Where do you find all your motivation and inspiration?
Instead of famous people’s stories, I am always influenced by people around me. And I am surrounded by many amazing people. Things like how ones find passion in what they do, be ambitious about their career or spread positive energy can always motivate and inspire me to keep up with my better self.


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After your studies you went back to Hong Kong to work as a consultant at Hong Kong Productivity Council, HKPC. How was that, and what experiences do you bring with you?
As a consultant at HKPC, I provided services in technology transfer, consultancy, training and other support services in the area of manufacturing technology, with the aim to help industry move up the value chain. My role focused on assisting manufacturers in diversifying their business into the aviation industry. I worked closely with manufacturers in Hong Kong and Mainland China to develop parts and quality systems according to airworthiness requirements. It was very challenging to comply with these stringent requirements to guarantee a high level of safety. I think these experiences are transferrable to my new position in the automotive industry.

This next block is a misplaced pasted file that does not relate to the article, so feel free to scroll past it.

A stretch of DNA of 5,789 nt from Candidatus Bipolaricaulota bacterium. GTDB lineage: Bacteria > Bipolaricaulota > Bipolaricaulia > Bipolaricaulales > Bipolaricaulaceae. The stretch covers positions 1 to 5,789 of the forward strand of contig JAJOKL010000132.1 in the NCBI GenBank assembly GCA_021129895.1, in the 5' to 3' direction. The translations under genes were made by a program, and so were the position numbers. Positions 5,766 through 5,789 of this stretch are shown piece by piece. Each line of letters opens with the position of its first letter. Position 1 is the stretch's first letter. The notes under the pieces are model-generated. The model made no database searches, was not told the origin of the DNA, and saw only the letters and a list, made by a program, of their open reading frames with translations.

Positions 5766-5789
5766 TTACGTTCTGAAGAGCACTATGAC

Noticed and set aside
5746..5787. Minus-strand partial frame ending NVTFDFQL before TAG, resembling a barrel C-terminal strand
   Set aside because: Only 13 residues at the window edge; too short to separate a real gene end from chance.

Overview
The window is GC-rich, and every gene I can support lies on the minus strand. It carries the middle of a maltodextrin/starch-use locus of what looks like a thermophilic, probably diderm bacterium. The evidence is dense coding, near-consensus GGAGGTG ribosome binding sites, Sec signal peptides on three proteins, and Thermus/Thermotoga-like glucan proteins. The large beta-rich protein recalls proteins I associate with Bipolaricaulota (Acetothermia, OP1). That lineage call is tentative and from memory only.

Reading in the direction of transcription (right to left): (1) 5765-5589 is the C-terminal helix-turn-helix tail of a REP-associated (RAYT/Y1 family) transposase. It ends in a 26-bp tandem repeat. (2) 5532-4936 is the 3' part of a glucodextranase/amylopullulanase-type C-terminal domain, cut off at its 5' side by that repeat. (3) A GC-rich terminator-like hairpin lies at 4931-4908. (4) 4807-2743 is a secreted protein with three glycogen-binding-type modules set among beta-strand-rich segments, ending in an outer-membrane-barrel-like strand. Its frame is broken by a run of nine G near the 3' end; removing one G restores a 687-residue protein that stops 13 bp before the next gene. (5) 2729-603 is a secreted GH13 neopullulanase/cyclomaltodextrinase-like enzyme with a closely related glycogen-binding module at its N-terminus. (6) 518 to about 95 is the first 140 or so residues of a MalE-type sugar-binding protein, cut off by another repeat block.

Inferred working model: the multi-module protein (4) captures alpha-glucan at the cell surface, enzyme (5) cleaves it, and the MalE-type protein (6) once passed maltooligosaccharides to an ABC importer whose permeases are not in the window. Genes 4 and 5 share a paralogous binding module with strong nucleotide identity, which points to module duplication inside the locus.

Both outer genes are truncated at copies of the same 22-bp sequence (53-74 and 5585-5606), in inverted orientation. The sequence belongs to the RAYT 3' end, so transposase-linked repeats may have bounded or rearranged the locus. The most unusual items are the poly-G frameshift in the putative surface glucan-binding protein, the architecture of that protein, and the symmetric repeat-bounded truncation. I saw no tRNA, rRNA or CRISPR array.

During those two years, I had been living with people coming from more than 10 countries, from Spain, Vietnam to Colombia

This year you decided to return to Sweden and Gothenburg, and now you are working as a Program Office Manager, Manufacturing Engineering at CEVT, China Euro Vehicle Technology AB. What was it that caused you to return, and how do a normal day at work look for you?
After working at HKPC for seven years, I wanted to broaden my exposure and enrich my industrial experience. I liked Sweden so I came back. Gothenburg is a beautiful city and there is a variety of job opportunities for engineers. Of course, I like the people here too.

CEVT is a development centre for future cars of the Geely Group, among them Volvo Cars and the latest launched LYNK & CO. My role is to develop Manufacturing Engineering processes, which are integrated into our complete vehicle development system, covering from strategy, concept to industrialization. This new and advanced system not only ensures safe and effective production of new vehicles, but also enhances Geely’s R&D capability. As part of the international organization, we also work on unifying standards of operations in Europe and China. My normal day at work involves much coordination across different functions and regions within the group.

What do you dream about doing in the future?
I have been enjoying what I do and I hope I will still do in the future.

Finally, have you got any other things you would like to share with us?
Now, you might know more about me and my work. I would also like to let you know more about the city I come from. Enjoy!

Why Hong Kong? 10 Surprising facts about Hong Kong!

[Intervjun skapades den 15 november, 2016]